In her memoir Lots of Candles, Plenty of Cake (which I reviewed here last December 30), Pulitzer-Prize-winning writer Anna Quindlen shared that always, whenever she teaches a creative writing class, she advises her students to “go deeper.” This effort – of diving, digging, drilling down, or whatever metaphor you choose – will make all the difference in the effectiveness of the work’s end result for the reader.
So much of our busy, frantic, distracted lives are lived on the surface, darting around like water bugs on a pond, trying to stay afloat. It’s only when we dive deeper, I feel, that we can truly connect with one another as human beings in all the most meaningful ways. (Isn’t this what Carl Jung was suggesting in his theory of the collective unconscious?)
When I wrote my first book, the memoir Somewhere Child (Viking Press, 1981), this digging felt like walking down a steep flight of basement stairs in the dark, then groping around, with a flashlight in one hand, looking through dusty boxes filled with file folders of potentially relevant memories. The process took hours each time I sat down to write, and it brought me to tears every day. But what I re-emerged with was worth the effort, fear, and pain because the book that resulted has done some good in the world. I feel it justified my existence.
Much more recently, with my fourth book, the novel Jamie’s Muse (Nighthawk Press, 2018), I had to dig deep also – this time farther into history – to find some of my ancestors and try to bring them back to life.
As I explained to the audience that attended the San Miguel Literary Sala readings this past Thursday evening, “The bones of this book are made of historical facts; but the heart, soul, lungs, sinew, blood, sweat, and tears of it are drawn from my imagination – inspired by my Scottish great-grandmother.”
I’d started my research more than ten years ago with my grandfather, John Black, and the few facts I knew of his life: He grew up in an orphanage in Edinburgh, ran away from that orphanage in his early teens, stowed away on a ship bound for New York at the turn of the last century, was taken in by a family named Wilkie in Morristown, New Jersey, and ultimately became a successful entrepreneur there.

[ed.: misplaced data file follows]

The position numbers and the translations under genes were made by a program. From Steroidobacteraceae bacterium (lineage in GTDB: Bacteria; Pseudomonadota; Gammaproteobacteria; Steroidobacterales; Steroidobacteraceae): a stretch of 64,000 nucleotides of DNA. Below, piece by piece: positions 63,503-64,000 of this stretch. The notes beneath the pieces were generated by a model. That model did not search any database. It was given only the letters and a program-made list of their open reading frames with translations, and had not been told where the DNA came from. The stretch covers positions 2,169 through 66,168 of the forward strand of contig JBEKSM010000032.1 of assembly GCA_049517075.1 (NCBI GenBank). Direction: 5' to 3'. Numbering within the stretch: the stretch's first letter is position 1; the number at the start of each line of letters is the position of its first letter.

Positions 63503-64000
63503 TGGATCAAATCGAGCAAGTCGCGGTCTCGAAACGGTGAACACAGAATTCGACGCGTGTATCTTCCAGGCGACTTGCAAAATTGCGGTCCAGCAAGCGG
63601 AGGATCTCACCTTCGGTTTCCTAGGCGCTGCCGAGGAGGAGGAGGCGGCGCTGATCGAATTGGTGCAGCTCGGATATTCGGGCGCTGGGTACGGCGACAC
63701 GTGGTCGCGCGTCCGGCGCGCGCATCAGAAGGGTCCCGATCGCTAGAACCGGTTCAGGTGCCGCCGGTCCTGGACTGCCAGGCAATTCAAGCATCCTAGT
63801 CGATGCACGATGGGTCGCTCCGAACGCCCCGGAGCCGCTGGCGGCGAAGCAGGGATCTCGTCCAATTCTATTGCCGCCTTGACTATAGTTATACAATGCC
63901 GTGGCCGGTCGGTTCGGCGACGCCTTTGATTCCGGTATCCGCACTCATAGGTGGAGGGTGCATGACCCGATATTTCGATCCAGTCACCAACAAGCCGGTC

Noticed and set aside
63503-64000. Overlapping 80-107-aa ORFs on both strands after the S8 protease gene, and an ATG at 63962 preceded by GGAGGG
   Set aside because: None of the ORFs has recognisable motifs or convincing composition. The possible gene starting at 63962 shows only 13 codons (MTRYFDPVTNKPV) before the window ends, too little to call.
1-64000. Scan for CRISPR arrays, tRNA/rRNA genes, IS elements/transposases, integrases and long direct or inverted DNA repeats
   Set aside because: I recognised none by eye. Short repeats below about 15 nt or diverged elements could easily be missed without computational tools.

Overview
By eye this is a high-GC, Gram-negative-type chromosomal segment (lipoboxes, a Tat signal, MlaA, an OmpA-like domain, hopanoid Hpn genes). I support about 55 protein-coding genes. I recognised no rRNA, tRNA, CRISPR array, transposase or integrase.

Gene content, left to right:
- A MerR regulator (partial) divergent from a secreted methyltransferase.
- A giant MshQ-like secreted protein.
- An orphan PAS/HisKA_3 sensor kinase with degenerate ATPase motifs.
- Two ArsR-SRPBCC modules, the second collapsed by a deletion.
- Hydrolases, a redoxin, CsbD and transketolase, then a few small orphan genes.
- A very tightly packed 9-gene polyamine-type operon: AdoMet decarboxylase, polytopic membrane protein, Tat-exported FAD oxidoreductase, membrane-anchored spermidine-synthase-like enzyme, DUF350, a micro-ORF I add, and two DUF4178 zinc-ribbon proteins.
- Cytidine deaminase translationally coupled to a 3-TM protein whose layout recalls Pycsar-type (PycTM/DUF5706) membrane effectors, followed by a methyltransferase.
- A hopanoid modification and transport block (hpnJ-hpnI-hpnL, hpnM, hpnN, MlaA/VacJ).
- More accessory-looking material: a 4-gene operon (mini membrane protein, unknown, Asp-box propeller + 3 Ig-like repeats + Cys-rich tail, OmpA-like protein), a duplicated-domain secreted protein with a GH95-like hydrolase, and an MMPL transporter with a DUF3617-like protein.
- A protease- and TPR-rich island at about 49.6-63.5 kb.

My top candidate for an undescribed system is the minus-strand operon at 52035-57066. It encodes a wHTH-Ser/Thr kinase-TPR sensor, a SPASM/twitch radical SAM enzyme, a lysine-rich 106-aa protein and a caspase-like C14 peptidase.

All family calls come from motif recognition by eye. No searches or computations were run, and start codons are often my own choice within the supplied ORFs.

When I wrote to the town of Morristown requesting a copy of John Black’s death certificate, I saw that he was born in Avoca, South Africa, in 1885; and in the place where his mother’s name belonged on this document was written “Unknown.”
Thus began my quest as a writer to find this mysterious great-grandmother and to tell her story – if only mostly from my imagination. Her name, I came to learn, was Helen Reid David Black, and she was a schoolmate and contemporary of James Matthew Barrie of Kirriemuir, Scotland. This James (“Jamie”) Barrie would later become famous as the author of Peter Pan; and, in my work of fiction, Helen would, through tragic circumstances, become his early muse.
Here is a small portion from the passages I read at the Literary Sala to illustrate their close friendship:
“Only Helen, among the women in his life who were not family, had accepted him [Jamie Barrie] for who and what he was, he felt. Only she had appreciated his idiosyncrasies and admired his creative talents. Once, he recalled, she’d even called him a genius.
“Upon her [untimely] death, then, Helen achieved a kind of sainthood in Jamie’s mind. He placed her on a lofty pedestal, near those of his mother and sisters, against which no other woman could humanly measure up. In his dramatic imagination, Helen, his first leading lady, the star of all his childhood theatrical productions, became his ideal.”
As I said to the audience on Thursday in closing, “It is my hope that those who read Jamie’s Muse will be inspired to go deeper into their roots to search for their own unknown ancestors and try to bring them back to life – if only in their imaginations. Because to be forgotten is a fate worse than death.”